Freeze-fracture was used to investigate membrane structure in autophagic vacuoles induced in mouse pancreatic acinar cells by injection of neutral red or vinblastine. Early autophagic vacuoles (studied 20 to 60 minutes after drug injection), characterized by the presence of two limiting membranes and numerous segregated membranes, usually appeared in the replicas as typical multilamellar structures. Late vacuoles (studied 4 to 8 hours after drug injection) were identified primarily by their large size and highly irregular shape. The two limiting membranes of autophagic vacuoles, although originating from a common source (the limiting cisternae), were found by freeze-fracture to be distinctly different. The outer membrane always exhibited intramembrane particles on both its fracture faces even though, compared to the membranes of other organelles (endoplasmic reticulum, Golgi complex, and mitochondria), the density (number per unit of area) of these particles was much lower, especially in early vacuoles, and the distribution more heterogeneous. This observation suggests that neither endoplasmic reticulum nor Golgi membranes are the direct source of the autophagic vacuole limiting cisterna, unless a partial loss of particles occurs in these membranes concomitantly with vacuole formation. The inner limiting membrane, as well as the membranes of the segregated organelles, were nearly always totally free of intramembrane particles. This was true even at early time points of the experiment, when in thin sections the trilaminar structure of these membranes was still recognizable. Thus, the loss of intramembrane particles seems to be a very early and rapid event in the process of membrane deterioration occurring inside autophagic vacuoles.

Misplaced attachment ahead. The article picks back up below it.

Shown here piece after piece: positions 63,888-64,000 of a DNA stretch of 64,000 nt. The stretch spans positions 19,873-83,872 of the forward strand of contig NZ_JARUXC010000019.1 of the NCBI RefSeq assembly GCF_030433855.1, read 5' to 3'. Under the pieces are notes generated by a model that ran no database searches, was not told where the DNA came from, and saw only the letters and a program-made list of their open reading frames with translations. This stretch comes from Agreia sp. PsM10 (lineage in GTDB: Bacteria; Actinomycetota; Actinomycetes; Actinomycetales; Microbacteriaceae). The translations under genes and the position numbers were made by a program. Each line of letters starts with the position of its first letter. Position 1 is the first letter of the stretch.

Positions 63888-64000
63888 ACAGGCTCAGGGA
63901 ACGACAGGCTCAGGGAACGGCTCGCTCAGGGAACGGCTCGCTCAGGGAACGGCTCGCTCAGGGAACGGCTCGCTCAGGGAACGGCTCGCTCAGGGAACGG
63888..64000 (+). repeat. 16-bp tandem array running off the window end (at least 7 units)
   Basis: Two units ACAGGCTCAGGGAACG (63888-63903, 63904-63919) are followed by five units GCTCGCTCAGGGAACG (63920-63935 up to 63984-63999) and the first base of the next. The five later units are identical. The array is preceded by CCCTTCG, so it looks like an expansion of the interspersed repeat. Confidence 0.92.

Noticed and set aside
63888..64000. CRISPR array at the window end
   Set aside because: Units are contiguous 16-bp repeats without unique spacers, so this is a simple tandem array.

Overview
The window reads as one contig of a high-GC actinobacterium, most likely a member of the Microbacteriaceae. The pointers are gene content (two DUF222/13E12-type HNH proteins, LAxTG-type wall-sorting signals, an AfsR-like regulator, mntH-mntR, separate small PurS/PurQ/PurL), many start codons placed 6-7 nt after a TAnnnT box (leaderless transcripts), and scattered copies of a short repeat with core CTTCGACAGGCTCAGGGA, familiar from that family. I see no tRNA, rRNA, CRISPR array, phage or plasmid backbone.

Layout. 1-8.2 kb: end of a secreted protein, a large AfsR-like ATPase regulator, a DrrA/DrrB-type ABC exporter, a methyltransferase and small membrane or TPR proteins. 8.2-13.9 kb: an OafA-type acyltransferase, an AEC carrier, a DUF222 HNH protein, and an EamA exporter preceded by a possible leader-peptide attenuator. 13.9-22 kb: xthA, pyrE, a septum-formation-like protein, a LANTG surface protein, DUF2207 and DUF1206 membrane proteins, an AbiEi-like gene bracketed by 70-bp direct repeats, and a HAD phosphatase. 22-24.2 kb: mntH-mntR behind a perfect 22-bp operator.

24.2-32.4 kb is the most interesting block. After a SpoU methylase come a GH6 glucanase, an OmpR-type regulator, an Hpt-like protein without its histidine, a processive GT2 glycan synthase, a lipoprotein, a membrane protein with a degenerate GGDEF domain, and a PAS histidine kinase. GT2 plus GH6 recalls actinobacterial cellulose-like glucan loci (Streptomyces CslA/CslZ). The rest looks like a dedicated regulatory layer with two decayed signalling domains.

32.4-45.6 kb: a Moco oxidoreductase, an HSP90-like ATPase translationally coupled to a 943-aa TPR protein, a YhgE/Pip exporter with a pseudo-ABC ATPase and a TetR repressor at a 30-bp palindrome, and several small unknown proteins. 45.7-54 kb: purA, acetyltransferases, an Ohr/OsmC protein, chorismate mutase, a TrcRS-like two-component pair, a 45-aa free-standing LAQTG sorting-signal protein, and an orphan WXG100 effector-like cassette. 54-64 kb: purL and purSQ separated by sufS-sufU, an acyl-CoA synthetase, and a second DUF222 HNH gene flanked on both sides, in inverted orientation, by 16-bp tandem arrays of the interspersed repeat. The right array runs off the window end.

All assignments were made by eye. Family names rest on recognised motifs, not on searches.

|Number of pages||9|
|Publication status||Published - 1980|
ASJC Scopus subject areas
- Pathology and Forensic Medicine